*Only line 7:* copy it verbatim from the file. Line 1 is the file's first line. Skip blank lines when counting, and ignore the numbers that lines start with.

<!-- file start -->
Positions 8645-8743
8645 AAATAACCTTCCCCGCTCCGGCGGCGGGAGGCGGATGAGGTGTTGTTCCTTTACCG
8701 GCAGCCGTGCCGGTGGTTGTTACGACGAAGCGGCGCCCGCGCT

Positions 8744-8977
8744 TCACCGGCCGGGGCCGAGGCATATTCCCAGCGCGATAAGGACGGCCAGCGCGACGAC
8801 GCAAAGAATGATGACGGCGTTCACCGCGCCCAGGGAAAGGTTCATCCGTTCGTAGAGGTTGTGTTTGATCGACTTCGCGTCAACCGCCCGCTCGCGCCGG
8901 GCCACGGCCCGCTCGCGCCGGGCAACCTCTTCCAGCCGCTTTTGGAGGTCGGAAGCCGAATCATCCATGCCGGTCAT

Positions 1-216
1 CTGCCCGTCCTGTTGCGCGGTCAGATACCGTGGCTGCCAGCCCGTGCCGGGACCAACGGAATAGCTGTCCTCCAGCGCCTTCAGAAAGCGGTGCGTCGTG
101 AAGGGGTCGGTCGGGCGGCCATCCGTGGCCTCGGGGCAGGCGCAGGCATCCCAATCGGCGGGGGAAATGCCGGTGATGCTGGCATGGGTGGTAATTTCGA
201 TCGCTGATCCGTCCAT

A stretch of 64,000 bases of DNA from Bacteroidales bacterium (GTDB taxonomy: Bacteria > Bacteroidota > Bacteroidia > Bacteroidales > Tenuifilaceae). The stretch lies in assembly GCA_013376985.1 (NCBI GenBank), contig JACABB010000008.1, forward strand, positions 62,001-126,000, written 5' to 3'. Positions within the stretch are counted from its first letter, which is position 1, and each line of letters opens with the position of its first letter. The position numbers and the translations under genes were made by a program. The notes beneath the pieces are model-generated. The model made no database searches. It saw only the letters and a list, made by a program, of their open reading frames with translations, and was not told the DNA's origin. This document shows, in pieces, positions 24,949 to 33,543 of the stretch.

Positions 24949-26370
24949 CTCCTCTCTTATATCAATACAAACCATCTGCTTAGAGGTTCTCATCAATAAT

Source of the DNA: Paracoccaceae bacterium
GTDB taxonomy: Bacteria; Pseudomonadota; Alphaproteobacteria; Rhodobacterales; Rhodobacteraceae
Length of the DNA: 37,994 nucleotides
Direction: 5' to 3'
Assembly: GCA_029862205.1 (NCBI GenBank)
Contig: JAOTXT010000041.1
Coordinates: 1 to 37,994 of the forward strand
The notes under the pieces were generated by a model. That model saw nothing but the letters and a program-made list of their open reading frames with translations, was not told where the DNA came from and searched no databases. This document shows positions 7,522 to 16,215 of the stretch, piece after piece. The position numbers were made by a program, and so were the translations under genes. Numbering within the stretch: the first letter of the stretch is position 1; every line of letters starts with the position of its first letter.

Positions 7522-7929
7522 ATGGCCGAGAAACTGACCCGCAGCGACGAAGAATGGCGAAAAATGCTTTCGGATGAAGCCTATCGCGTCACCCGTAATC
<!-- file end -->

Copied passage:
8901 GCCACGGCCCGCTCGCGCCGGGCAACCTCTTCCAGCCGCTTTTGGAGGTCGGAAGCCGAATCATCCATGCCGGTCAT